Letter to Stanley Baldwin from Prime Minister Ramsay MacDonald, 23rd September 1931 (PRO 30/69/132)
MacDonald was writing a month after the formation of the National Government. The Conservative Stanley Baldwin was in his Cabinet.
10, Downing Street,
23rd September 1931
My dear Baldwin,
This morning I feel nothing but a fraud. I crawled into my car at 5 yesterday and jumped out of it at 7.30. This morning headaches and everything else have gone, and I want to be with you. I shall stay till Friday morning however under the care of two old lady friends whom I see only at meals. The rest of the time, whether it rains or shines, I shall be on the shingle by the sea.
We have much to ponder over and make up our own minds upon. First, is it advisable to have an election? My city friends and those outside the busy world of politics are unanimously opposed, and regard the proposal as a heartless piece of political craft. If one thinks of the problems in action which it will raise -how are we to go to the country? Upon what programme? What is to be the position after the Election? And so on -it seems to be but a new entanglement and trouble. On the other hand, we must protect the country from an election fought at a time when influences which will make for unsettlement and the harum-scarum will be at their maximum power. I think we have the imperative duty to try and agree upon one or two things fundamental to policy, first of all, and then see what the situation is.1. What are we now to aim for? A return to fold [gold], a return to old currency values, a managed currency -We cannot be mere spectators, with the City the active agents. We must keep a controlling hand and an informed and reflecting mind. I have asked a few of our best authorities to enlighten me on these questions, and set them going before I left town yesterday.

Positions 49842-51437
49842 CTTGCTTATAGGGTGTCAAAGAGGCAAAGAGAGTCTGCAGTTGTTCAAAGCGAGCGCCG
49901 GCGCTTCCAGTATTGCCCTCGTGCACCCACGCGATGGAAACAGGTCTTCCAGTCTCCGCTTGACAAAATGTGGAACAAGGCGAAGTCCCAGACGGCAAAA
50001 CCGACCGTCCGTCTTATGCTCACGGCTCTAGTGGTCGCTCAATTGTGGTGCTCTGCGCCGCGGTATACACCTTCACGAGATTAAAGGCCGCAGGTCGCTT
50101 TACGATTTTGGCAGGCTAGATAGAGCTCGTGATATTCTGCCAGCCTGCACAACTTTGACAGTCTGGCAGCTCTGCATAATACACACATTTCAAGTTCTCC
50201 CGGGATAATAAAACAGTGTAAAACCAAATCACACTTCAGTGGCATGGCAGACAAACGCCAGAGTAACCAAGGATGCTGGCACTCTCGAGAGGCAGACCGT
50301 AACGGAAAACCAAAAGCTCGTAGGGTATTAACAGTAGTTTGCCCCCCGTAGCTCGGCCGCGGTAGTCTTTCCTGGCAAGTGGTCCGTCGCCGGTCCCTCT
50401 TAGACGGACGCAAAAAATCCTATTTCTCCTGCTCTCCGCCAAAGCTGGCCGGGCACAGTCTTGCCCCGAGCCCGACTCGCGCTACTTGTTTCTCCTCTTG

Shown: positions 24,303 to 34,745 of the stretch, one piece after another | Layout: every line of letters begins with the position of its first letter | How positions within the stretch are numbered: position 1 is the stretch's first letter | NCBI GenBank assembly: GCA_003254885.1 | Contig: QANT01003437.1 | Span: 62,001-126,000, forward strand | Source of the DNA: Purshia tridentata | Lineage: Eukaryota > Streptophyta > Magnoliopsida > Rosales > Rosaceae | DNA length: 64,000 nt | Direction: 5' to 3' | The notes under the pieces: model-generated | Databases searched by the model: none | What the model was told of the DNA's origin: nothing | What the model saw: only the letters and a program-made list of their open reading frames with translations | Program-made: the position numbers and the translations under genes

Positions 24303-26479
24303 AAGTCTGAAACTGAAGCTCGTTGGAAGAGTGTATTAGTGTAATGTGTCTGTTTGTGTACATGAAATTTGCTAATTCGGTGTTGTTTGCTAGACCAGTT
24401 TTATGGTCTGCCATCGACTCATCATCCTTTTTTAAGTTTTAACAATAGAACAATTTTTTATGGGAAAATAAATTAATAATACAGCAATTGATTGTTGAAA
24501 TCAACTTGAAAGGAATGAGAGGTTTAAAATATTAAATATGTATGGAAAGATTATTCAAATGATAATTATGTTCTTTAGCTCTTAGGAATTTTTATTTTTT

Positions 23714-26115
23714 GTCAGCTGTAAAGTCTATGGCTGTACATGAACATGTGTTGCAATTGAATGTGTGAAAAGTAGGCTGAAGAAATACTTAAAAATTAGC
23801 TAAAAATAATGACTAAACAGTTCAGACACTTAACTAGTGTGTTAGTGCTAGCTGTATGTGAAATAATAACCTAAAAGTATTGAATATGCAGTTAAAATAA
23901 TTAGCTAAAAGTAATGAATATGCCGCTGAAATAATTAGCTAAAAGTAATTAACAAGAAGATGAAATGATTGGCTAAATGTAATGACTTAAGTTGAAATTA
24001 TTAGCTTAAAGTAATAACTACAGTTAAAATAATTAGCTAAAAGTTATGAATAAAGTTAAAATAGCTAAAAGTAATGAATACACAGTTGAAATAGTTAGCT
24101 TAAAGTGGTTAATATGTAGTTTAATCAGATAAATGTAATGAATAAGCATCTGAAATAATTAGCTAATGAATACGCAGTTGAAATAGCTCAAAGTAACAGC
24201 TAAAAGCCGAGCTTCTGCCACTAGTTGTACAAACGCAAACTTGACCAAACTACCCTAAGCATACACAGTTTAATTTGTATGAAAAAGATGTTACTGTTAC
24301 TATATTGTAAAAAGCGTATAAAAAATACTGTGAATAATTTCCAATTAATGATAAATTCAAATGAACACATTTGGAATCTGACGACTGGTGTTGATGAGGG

Then we must consider the question of the balance of trade in its new setting. The new currency position is in effect a tariff, e.g. it acts in the same way and up to a point in precisely the same way as a tariff. As a result I expect that some of those who, whilst we were on the gold standard, would have accepted unwillingly a tariff, will not do so now, and to that extent we shall have to face a new problem.
Then, we have the finest chance ever given to us to lead in an international move for a complete readjustment of world financial, involving commercial, relations. We should move in this at once if we are to take and keep the lead and the control. We should therefore set about the preparation of a communication to the U.S. and France on this subject. Had I been in London to-day I should have had a conference with the Treasury preparatory to bringing the matter before the Cabinet, but I shall work at it myself this week-end.
Rapid action on the position in which we now find ourselves is necessary. The hand of the Government must be felt in the City (not in any sense as mere interference, but as a consistent and scientifically directed influence) and on the financial policy of foreign governments. For the moment we have both the prestige and the good will, and we must strive not to lose this. Upon it depends the future states and powers of our country.
I shall be in London for a few hours on Friday forenoon arriving about 11 or 12 at Downing Street. and shall be glad to see you at the House of Commons.
I am so sorry to leave you at this moment but during Monday night and Tuesday forenoon I was really at the dark bottom of the well. Horder [Thomas Horder was MacDonald’s doctor] supplied me with a stout rope and a good bucket, so now I sit at the top once more.
J. Ramsay MacDonald.